Used greeting/holiday cards: Many of us collect cards from previous occasions like birthdays, achievements and holidays. After the passage of time they eventually pile up and can become burdensome sitting in storage containers underneath the bed. Grab a scissors and start cutting them up using that colorful stock to make coverings for this year’s gifts.

Previously used gift bags: this is one of my personal favorites. Many gift bags are sturdy and can be used over and over. Why throw away something so good? When you get one, keep it in the attic for the next time a gift exchange comes around. Many bags are simply colorful or generic, so they can be used at any time of year. If they’re not, then save them for the next holiday season or whenever is appropriate. If you have other family members who do the same thing, you could almost eliminate gift wrap entirely as bags continue to be reused all around.  That’s a very good thing for the trees that go into making gift wrap!

Reusing gift bags may not be the most personalized approach, but it can mean a lot for someone who cares about the environment. That happens to mean several members of my family, thankfully.

Old pictures: There are some pictures you’d never want to damage but chances are every family has an assortment of others that aren’t as sentimental. Make a shell wrap for the gift with newsprint and then cover the exterior with pictures of the person receiving the present. They may be thrilled to see old pictures of themselves in scenes they may have forgotten.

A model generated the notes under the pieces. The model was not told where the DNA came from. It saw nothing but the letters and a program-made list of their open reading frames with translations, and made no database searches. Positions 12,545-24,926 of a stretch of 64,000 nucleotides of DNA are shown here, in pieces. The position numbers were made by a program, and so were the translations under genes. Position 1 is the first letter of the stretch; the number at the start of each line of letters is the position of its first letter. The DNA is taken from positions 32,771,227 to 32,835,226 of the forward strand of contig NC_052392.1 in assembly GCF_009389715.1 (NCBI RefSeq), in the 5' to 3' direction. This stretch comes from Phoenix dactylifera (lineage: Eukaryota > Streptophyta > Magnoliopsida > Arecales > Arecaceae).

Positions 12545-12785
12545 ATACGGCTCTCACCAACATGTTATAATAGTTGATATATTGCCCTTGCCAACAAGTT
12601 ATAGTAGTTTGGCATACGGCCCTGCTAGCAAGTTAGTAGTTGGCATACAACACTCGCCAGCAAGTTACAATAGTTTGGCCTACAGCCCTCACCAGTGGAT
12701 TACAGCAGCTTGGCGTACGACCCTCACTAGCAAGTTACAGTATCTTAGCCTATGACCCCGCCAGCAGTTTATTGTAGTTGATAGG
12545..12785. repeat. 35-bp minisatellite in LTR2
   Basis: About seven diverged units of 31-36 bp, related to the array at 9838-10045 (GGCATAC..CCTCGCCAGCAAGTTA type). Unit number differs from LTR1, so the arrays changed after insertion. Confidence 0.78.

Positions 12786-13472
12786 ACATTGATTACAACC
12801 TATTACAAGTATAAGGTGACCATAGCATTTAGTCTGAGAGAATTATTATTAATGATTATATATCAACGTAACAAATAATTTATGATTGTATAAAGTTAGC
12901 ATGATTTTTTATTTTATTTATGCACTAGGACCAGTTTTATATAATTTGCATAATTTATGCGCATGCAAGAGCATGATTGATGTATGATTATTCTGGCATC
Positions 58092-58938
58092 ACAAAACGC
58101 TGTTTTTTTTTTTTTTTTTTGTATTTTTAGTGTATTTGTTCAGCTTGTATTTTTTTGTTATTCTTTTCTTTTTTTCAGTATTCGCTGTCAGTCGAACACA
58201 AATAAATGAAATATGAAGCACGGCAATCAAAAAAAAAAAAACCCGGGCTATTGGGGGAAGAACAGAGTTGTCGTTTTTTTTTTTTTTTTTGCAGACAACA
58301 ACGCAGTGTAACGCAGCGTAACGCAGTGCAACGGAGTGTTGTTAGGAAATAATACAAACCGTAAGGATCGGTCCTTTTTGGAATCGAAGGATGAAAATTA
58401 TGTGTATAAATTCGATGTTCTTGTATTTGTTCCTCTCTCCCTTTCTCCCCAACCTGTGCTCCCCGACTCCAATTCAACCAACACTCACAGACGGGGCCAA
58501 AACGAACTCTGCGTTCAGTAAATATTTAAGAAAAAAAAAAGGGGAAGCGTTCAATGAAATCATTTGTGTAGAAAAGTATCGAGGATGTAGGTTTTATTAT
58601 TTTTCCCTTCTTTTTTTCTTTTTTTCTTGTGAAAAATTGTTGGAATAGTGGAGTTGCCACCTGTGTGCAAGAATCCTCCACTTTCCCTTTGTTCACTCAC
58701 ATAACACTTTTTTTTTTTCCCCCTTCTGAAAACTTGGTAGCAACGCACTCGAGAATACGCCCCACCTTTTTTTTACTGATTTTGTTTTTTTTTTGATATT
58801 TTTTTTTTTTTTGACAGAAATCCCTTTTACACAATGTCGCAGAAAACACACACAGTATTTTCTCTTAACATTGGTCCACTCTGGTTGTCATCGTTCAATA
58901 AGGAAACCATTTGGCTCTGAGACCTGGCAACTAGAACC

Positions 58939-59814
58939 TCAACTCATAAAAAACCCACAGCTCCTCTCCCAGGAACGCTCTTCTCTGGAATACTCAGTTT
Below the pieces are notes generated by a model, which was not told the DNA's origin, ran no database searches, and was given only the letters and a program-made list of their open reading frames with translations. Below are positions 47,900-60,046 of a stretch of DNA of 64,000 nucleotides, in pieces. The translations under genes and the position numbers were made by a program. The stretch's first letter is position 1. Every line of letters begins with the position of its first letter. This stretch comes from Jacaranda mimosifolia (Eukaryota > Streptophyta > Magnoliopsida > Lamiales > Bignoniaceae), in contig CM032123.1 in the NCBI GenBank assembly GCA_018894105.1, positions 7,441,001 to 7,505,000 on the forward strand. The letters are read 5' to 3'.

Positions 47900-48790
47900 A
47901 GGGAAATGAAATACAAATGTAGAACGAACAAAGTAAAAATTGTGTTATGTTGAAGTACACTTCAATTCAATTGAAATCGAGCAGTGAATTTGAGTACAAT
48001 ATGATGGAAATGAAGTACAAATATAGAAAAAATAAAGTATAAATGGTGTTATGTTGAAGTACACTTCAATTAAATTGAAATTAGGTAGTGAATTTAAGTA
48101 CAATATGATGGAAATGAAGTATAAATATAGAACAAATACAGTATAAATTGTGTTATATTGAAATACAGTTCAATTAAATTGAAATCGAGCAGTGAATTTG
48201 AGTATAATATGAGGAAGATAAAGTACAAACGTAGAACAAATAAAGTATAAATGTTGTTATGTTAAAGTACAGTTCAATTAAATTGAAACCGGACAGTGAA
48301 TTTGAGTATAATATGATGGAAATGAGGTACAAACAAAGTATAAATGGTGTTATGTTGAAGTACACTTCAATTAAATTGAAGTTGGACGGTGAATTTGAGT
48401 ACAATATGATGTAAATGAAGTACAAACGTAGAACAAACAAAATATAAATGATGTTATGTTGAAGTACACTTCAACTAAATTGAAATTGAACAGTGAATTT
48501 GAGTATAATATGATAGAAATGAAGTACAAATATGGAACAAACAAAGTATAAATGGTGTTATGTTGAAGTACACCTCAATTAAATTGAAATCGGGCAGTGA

Hand-me-down containers: Maybe you have a decorative box someone gave you but you no longer want. It could be any kind of object that can contain or conceal a gift. If it’s decorative or fancy, the recipient may enjoy the container as an extra present in itself.

No wrapping at all: Who says you need gift wrap anyway? Maybe you got something recently that is crazy enough by itself not to need any wrapping at all. This comes up a lot in office holiday parties and “secret santa” games–you end up getting some zany object for which you have absolutely no use, but is somehow attention-grabbing. If you don’t like the thing, you can take it to your local charity–but why not keep it for a while and use it it for someone else? If the sequined nutcracker from the office party just can’t find a place in your home, give it as an extra light-hearted gift to someone else who may like it!

Alternatively, maybe you just want to give a gift without any wrapping, just because it’s good for the environment. What better reason could there be? That is certainly fine by me, and I would never appreciate a gift less if someone chose this route for that reason. On the contrary, my gratitude would be the greater because of our shared vision in sparing the environment when we can.

The bottom line here is to get creative about reusing things to lessen the strain on the environment. It’s not enough to simply recycle all that paper left behind; the best type of recycling is never to use something in the first place. There are lots of things you can reuse around the home, or simply just go without and use no gift wrap at all. Your loved ones will still appreciate your gift, and so will the planet.

This post was contributed, in part, by Jakob Barry of